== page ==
The eastern half of the peninsula, which includes thousands of renters in dense apartment blocks, will remain part of District 7, which includes other renter-heavy neighborhoods like Lower Queen Anne, Belltown, and downtown. According to Census data, the eastern part of Magnolia encompasses some of the city’s densest Census tracts, including several where more than 80 percent of residents are renters; overall, the part of Magnolia that will stay in District 7 includes almost 5,000 rental units.
The Magnolia Community Council did not respond to a request for comment on its plans to mount a legal challenge, nor on its fundraising efforts.
2. Mayor Bruce Harrell offered “lunch with the Mayor” for five students, complete with a photo opp and a tour of City Hall by mayoral staff, as an auction item to benefit the exclusive Lakeside School’s parents’ association earlier this month. Proceeds from the annual ROAR (Raising Our Allocation Resources) auction pay for “classroom enrichment, faculty and staff development, and financial aid,” according to Lakeside’s website.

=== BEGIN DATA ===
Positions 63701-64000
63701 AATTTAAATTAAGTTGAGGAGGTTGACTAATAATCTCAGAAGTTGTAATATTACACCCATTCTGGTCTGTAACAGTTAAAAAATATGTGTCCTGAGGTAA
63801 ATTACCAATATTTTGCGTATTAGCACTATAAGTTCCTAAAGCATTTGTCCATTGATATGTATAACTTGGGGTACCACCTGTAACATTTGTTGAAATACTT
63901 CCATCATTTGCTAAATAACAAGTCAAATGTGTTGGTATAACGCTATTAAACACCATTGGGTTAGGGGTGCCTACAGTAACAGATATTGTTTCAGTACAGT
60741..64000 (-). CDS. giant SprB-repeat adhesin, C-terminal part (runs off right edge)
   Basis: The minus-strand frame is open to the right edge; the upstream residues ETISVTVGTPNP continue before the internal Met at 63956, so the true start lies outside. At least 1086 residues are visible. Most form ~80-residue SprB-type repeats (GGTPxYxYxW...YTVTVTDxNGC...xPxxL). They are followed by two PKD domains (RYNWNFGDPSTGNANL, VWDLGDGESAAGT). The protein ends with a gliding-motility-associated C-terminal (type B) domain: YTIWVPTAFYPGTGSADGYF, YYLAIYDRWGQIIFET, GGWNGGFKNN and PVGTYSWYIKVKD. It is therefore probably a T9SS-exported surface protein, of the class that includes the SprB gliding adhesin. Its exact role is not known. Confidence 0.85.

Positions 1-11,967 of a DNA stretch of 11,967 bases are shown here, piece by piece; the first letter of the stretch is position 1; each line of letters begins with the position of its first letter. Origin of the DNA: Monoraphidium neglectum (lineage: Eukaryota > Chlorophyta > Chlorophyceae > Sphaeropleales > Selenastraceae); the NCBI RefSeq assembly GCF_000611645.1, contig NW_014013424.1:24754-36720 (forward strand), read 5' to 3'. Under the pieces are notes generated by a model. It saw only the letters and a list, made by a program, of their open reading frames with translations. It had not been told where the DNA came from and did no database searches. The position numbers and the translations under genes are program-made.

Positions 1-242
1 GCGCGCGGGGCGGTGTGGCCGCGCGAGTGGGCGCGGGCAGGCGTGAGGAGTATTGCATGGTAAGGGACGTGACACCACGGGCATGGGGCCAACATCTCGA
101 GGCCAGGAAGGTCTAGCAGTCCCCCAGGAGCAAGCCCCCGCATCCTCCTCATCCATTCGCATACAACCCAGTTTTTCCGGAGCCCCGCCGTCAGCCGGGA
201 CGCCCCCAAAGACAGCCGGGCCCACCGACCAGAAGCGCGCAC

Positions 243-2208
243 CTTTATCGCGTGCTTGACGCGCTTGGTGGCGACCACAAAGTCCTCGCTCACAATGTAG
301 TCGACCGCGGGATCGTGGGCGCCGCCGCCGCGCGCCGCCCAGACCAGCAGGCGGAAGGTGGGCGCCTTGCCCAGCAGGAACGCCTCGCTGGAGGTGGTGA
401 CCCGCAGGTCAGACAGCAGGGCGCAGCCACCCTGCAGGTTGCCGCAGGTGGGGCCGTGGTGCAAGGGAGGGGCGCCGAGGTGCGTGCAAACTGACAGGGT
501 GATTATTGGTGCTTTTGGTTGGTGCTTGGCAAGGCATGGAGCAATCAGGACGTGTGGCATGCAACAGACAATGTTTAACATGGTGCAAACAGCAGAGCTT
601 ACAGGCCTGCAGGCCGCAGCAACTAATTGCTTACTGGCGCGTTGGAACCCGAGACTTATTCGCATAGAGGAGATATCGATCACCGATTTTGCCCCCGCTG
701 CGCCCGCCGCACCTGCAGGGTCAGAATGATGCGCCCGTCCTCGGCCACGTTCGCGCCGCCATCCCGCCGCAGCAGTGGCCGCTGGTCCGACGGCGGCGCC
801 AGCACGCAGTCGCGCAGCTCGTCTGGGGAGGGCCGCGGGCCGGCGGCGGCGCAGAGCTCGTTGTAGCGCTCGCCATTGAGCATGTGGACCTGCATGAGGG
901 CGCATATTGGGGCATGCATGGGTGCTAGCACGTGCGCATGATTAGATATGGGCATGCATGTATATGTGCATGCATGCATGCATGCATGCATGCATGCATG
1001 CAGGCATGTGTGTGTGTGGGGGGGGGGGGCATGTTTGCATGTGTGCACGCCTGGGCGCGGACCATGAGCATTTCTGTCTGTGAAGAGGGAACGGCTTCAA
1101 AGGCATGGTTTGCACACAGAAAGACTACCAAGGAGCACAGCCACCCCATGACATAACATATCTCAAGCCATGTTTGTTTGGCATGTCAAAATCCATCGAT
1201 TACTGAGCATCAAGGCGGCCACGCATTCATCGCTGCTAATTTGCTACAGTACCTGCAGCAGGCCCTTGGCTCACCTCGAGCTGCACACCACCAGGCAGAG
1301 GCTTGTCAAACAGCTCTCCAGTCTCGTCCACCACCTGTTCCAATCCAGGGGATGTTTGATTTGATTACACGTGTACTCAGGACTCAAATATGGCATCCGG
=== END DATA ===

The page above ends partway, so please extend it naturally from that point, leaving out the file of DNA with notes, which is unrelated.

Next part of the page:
Annual tuition at Lakeside School is more than $40,000 a year, although families that receive financial assistance pay, on average, just over $9,800 a year, according to the school’s website. The average income for families that receive financial aid is $163,730 a year.
In response to questions about the auction, mayoral spokesman Jamie Housen said Harrell has “regularly volunteered his time for these kinds of charity auctions, including to support students at Garfield and Cleveland High Schools, the Wing Luke Museum, and the Rainier Chamber. … In this case, he was asked to support a charity auction to raise money in support of students, including financial aid for underrepresented students. One of Mayor Harrell’s children is a Lakeside alumnus and his daughter-in-law currently works at the school.”
Other items available at the auction, which has now closed, included a Lake Washington Boat Adventure with “El Capitan Jefe,”an inside look at the filming of KING TV’s long-running Evening show, and weekends at several vacation houses. Lunch with the mayor sold for $225.